Case: Mobil Gypsum, TX
Date of incident: April 6, 1992.
On April 6, 1992, a 600-foot long section of retaining wall of a gypsum slurry
pile failed at the Mobil Mining and Minerals facility in Pasadena, Texas,
causing 45 million gallons of a 3 percent phosphoric acid and hydrated gypsum
mixture to spill through a small bayou and into the Houston Ship Channel. Most
of the material was released on that one day but leaking continued for several
days. This mixture flooded control ditches, open fields, and bayous.
Gypsum and phosphoric acid water are classified as toxic and hazardous materials
according to the Comprehensive Environmental Response, Compensation, and
Liability Act (CERCLA). Although the ship channel is heavily industrialized,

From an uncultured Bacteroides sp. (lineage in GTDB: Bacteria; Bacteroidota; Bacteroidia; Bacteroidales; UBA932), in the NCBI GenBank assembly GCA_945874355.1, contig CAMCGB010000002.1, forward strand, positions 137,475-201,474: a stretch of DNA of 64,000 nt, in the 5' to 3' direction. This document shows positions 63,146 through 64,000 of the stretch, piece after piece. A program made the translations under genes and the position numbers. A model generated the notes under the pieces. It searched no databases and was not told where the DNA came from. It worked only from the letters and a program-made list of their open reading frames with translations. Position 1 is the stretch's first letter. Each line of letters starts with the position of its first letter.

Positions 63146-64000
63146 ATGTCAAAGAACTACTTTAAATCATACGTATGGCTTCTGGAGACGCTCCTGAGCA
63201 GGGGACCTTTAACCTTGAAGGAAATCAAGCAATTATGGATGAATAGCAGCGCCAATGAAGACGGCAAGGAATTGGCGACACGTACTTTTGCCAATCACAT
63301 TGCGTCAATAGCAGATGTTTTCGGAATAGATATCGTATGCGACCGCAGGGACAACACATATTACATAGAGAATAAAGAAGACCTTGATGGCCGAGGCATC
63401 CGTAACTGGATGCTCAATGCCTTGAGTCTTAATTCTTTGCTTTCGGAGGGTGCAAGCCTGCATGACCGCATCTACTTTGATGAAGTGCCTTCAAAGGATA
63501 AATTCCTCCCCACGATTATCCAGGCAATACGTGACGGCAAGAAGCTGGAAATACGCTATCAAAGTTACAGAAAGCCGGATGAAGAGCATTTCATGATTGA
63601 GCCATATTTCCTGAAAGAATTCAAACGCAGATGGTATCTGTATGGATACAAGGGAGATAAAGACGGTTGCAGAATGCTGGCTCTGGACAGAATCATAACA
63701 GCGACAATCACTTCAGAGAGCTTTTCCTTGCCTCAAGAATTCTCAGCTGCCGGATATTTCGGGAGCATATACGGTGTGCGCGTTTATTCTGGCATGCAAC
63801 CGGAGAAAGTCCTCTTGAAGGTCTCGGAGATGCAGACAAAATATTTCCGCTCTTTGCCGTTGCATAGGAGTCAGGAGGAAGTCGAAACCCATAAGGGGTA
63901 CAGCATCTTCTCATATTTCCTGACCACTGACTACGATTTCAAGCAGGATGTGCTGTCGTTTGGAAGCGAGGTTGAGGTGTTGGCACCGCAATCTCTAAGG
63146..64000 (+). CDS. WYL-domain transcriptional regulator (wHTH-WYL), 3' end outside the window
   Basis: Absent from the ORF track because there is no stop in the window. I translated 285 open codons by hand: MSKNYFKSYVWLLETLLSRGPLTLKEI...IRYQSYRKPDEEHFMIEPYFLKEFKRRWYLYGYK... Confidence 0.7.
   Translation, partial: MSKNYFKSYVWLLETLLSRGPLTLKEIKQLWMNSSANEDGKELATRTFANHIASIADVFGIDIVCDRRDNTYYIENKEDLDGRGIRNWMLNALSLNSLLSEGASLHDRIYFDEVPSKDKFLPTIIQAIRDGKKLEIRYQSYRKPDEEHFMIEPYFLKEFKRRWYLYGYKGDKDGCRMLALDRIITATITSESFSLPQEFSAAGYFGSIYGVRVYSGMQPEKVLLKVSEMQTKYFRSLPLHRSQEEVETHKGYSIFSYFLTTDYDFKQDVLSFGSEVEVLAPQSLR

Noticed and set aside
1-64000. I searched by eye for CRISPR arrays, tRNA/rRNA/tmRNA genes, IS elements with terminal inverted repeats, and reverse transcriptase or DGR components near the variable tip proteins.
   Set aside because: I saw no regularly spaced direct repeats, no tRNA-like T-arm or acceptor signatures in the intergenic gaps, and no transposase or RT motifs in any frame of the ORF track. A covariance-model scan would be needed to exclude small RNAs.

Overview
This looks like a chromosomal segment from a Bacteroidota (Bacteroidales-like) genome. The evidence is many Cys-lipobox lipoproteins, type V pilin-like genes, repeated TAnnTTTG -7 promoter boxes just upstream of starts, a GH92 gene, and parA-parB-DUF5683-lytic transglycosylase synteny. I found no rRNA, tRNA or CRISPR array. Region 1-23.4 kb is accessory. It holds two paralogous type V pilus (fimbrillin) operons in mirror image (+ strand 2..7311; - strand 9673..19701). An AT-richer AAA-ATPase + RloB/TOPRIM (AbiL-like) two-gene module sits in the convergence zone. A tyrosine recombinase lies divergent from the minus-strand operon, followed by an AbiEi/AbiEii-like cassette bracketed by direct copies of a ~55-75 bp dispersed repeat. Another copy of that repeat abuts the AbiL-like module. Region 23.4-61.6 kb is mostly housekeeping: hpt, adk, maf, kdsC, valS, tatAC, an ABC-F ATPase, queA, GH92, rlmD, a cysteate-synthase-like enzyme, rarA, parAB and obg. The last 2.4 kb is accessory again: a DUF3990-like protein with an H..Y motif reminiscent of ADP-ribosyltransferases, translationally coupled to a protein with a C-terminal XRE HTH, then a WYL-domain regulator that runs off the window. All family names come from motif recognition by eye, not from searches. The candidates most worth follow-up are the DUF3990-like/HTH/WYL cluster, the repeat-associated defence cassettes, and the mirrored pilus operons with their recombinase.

the nearby small bayous and wetlands are extensively used by juvenile fish and
crustaceans. The spill caused significant injuries to freshwater, marine, and
estuarine wildlife, fishes, invertebrates, plants and sediments. There was a
significant loss of habitat for terrestrial and aquatic animals in the upland
fields and drainage canals. There was also direct mortality to terrestrial
animals, primarily ground-nesting birds, rodents, and reptiles. The injury to
the surface waters was widespread. The spilled material had a Ph of 1.5. This
adversely affected the water quality within approximately 7 miles of the
Houston Ship Channel for at least one week.
Mobil undertook response actions to contain, neutralize and remove contaminated
water and soil and agreed to a compensatory restoration project. Texas and
Federal trustees entered into a consent decree with Mobil specifying the
required project and payment of costs incurred by the Trustees engaged in the